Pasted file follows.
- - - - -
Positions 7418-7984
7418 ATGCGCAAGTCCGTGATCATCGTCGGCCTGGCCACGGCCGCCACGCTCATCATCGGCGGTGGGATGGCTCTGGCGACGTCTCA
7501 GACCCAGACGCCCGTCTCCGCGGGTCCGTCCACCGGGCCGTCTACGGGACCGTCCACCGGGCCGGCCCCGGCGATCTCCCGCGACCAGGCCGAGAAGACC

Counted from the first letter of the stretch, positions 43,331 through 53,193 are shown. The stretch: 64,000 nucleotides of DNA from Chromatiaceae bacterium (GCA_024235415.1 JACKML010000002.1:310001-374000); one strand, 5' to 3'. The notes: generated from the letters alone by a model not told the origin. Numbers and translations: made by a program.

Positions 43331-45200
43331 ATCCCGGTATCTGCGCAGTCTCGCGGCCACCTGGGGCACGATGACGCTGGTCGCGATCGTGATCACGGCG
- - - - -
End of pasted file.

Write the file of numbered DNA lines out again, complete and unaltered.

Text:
Positions 7418-7984
7418 ATGCGCAAGTCCGTGATCATCGTCGGCCTGGCCACGGCCGCCACGCTCATCATCGGCGGTGGGATGGCTCTGGCGACGTCTCA
7501 GACCCAGACGCCCGTCTCCGCGGGTCCGTCCACCGGGCCGTCTACGGGACCGTCCACCGGGCCGGCCCCGGCGATCTCCCGCGACCAGGCCGAGAAGACC

Counted from the first letter of the stretch, positions 43,331 through 53,193 are shown. The stretch: 64,000 nucleotides of DNA from Chromatiaceae bacterium (GCA_024235415.1 JACKML010000002.1:310001-374000); one strand, 5' to 3'. The notes: generated from the letters alone by a model not told the origin. Numbers and translations: made by a program.

Positions 43331-45200
43331 ATCCCGGTATCTGCGCAGTCTCGCGGCCACCTGGGGCACGATGACGCTGGTCGCGATCGTGATCACGGCG